To be honest, I wasn’t really expecting much from this book as I really don’t know exactly what I could learn much from a standup comedian. I was dead wrong.
Firstly, Trevor isn’t like any other typical comedian. He’s super smart and is well read too (something which he credited to this mother for getting books to read when he was young). The memoir is essential a homage to his mother which is reflected in his tribute to her.
I’m mesmerised by Trevor’s ability to write his life experiences in such a positive way despite the setting of the book which is about a ‘coloured’ kid growing up in South Africa’s apartheid period. On a side note, I also got to know that Bill Gates too had read and even reviewed this book as well.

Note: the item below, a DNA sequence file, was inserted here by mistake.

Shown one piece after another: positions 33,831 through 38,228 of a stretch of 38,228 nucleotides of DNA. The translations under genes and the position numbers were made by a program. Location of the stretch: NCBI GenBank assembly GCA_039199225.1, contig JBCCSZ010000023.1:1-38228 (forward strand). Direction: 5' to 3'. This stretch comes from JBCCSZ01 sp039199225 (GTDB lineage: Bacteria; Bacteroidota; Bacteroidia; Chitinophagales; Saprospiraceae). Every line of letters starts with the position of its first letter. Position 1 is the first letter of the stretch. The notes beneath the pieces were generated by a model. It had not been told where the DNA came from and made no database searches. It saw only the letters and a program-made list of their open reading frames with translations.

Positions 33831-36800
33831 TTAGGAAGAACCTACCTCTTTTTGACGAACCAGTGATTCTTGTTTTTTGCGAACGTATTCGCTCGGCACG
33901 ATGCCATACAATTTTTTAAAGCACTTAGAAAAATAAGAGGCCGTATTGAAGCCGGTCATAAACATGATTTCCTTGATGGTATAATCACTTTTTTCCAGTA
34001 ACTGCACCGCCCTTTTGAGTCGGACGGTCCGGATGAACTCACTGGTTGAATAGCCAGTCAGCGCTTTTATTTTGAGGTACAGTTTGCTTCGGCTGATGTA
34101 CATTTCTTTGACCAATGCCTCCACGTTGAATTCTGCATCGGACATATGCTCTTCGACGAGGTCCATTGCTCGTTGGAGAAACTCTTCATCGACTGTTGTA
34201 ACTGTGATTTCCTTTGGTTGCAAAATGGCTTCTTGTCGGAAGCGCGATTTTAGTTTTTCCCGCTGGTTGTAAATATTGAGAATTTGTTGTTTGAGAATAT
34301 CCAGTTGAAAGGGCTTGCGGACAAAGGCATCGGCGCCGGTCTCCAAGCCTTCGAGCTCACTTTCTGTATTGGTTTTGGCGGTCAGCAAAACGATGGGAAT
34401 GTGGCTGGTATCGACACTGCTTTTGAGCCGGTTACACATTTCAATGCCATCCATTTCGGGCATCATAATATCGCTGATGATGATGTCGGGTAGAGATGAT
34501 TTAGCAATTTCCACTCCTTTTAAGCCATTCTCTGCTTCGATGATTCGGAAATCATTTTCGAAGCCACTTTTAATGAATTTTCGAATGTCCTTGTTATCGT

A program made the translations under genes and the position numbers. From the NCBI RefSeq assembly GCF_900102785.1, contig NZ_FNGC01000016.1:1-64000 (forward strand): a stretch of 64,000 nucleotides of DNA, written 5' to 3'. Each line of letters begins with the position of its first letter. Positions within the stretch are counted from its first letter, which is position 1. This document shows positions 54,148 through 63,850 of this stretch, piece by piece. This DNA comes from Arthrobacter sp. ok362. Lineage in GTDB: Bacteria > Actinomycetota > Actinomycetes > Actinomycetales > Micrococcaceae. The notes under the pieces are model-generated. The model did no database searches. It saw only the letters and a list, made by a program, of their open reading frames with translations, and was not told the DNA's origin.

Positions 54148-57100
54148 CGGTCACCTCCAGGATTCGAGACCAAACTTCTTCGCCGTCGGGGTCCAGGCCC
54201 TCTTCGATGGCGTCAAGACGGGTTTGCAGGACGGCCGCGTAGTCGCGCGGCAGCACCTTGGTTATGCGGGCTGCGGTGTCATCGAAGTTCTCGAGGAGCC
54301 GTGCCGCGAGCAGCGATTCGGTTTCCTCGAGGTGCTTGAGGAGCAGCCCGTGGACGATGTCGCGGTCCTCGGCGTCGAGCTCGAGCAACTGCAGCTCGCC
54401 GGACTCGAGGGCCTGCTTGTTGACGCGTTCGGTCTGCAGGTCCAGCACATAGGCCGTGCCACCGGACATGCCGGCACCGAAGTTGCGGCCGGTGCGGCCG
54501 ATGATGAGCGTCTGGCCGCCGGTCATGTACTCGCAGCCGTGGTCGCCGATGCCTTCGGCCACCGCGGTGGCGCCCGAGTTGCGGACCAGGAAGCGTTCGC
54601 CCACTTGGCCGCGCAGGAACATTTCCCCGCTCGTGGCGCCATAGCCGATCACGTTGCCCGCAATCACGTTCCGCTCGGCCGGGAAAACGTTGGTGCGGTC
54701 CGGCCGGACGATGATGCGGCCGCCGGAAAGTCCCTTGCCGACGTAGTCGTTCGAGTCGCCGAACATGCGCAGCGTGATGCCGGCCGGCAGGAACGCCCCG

In summary, it a great memoir and I really enjoyed reading Trevor Noah’s experiences growing up and the challenges he had to face as he was growing up. The book is a page turner. For instance, Trevor explained a time when he was so close to getting beaten up just for being ‘different’ due to his skin colour. He was able to get out from the situation because he managed to figure out the language as he pretended as if he was part of the same tribe as well.
Putting aside all the good stuff, I think there were few gaps in his book which weren’t discussed (or deliberately omitted). For example, it wasn’t clear when exactly did he decided to leave and how he got his ‘breakthrough’. Also, I guess many people may also want to know a thing or two about his romantic life (which I’m sure it’s plenty). I sure hope that Trevor Noah will continue writing again or perhaps even a sequel to this memoir someday.